I learned so much from George. I learned to travel light. I learned at first hand the Digger credo of “stay high, keep moving, and give all of yourself away” although I’ve always had trouble with the last part. And I learned the arcane language of the streets, perfect and alive. Continue reading "Hotlips"

10th and Bainbridge Blues

By Bob Levin

I take much of [Wendell] Berry to heart. I agree that man must recognize his commonality with others. I agree that the drive for acquisition is a planetary-abusing madness. But I have my doubts about his solution. Maybe it’s because my grandfather, as a teenager, fled his family’s plot in Alliance, New Jersey, for the Babylon of South Philadelphia; but I feel Berry left unanswered the old musical question, “How You Gonna Keep ‘Em Down on the Farm After They’ve Seen 10th & Bainbridge?” Continue reading "10th and Bainbridge Blues"

Chicago Breakdown

By Nick Salvatore

It is important to remember [Thomas] Geoghegan’s deep commitment over many years to the American labor movement and progressive causes in light of the tone and structure of his most recent book, Only One Thing Can Save Us. For as the title suggests, a deep despair suffuses the text. Continue reading "Chicago Breakdown"

A Woman of No Rank

By Casey Hayden

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Casey Hayden and a buddy back in the day.

Thanks for the inquiry about the movie Selma. I used to avoid all media about the movement. The stuff never rang true. Then I realized these treatments were just takes on an imagined past; they're not about my reality...I saw the movie yesterday. My favorite part was the old black and white film, in which the funk and poverty appeared, a burst of truth inside the Hollywood gloss. Continue reading "A Woman of No Rank"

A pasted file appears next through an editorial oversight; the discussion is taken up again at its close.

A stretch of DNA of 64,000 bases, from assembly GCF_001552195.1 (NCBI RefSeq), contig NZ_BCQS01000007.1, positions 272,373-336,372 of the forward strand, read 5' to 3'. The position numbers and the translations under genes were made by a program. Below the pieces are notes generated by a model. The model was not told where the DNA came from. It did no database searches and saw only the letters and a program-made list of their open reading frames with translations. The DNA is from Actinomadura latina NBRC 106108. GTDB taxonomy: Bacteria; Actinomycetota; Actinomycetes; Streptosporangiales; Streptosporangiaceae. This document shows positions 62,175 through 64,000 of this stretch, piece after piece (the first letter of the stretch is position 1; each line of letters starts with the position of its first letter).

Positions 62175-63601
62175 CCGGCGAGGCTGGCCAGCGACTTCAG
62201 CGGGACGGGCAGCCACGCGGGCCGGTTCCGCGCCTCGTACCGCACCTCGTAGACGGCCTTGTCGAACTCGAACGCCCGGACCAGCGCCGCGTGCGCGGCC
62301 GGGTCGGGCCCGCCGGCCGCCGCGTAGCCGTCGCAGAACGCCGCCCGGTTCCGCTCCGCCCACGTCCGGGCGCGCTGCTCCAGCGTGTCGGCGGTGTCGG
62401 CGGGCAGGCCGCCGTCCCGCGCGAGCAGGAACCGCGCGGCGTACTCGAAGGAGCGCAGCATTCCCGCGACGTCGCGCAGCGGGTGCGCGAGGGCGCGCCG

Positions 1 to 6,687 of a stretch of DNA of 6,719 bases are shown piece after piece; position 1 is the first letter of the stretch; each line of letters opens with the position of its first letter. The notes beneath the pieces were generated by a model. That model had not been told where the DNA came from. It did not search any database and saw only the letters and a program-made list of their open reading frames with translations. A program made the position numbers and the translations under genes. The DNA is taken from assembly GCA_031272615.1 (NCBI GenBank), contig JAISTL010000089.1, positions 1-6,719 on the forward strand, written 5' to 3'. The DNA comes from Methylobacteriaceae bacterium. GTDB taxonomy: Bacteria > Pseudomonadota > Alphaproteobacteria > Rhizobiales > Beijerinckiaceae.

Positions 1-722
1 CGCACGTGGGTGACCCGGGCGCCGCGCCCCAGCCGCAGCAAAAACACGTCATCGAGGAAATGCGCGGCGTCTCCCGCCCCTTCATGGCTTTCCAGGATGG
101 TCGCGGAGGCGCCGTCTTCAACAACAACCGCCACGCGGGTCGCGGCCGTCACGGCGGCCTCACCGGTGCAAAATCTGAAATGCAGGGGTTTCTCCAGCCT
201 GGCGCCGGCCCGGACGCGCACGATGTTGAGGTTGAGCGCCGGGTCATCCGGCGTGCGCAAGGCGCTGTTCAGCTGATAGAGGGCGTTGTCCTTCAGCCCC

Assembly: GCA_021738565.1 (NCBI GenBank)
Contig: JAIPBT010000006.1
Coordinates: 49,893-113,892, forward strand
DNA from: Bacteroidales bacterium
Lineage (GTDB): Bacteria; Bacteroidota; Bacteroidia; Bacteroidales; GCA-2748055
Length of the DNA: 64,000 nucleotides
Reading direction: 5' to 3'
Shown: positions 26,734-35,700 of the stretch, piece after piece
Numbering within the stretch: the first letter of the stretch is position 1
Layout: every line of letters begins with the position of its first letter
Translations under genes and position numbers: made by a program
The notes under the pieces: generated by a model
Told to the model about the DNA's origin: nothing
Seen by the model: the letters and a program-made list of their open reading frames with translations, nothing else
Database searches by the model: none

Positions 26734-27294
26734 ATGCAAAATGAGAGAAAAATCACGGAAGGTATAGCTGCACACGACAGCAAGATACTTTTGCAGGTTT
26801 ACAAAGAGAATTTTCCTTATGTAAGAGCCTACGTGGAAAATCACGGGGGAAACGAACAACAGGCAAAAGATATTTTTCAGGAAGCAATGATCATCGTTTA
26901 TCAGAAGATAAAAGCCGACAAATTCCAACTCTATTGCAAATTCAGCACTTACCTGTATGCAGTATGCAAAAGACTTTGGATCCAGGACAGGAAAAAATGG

The Resistance to American Sniper

By Fredric Smoler

What too few (if any) of the critics remark on is what I find most striking about American Sniper: its protagonist’s unprecedented prowess in war has no effect on the outcome of the war he is fighting. The film severs the link between epic skill at arms and both personal and collective outcomes as thoroughly as any of the First World War literature does... Continue reading "The Resistance to American Sniper"

Selma vs. LBJ

By Alec Harrington

In 1991, Oliver Stone slandered Lyndon Johnson in his film JFK, accusing Johnson of complicity in the assassination of President Kennedy. A number of historians and political figures have argued that Ava DuVernay’s new movie Selma defames LBJ as reluctant to send Congress a voting rights bill and as opposed to the Selma voting rights campaign. Selma is, indeed, unfair to Lyndon Johnson, but criticizing Selma is more complicated than criticizing JFK... Continue reading "Selma vs. LBJ"

Selma to Timbuktu

By Benj DeMott

Selma traduces LBJ (see above), but what’s worse is its take on Martin Luther King’s deliberations in the days after the police riot on Pettus Bridge terminated the first major Civil Rights march in Selma. Continue reading "Selma to Timbuktu"

Mr. Turner & Mr. Leigh

By Karen Hornick

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One of my suppositions here is that Mr. Turner is probably as close to an autobiography as Leigh will create... Continue reading "Mr. Turner & Mr. Leigh"

Mindless Pleasures

By Ben Kessler

Anderson’s perspective in Inherent Vice is his own, not Pynchon’s, and totally consistent with the rest of his work. His status in Hollywood makes sense, as he is, in a way, the emblematic popular filmmaker of the post-cinema period. Continue reading "Mindless Pleasures"

The Eternal Engine

By P.J. Podesta

The greatest virtue of Snowpiercer, Bong Joon-ho’s dystopian action film, may be its oddity. At first the movie seems a straightforward sci-fi tale of rebellion against oppressive elites—in this incarnation: aboard a megatrain racing perpetually across the frozen world in the wake of a global warming mitigation experiment gone wrong. Continue reading "The Eternal Engine"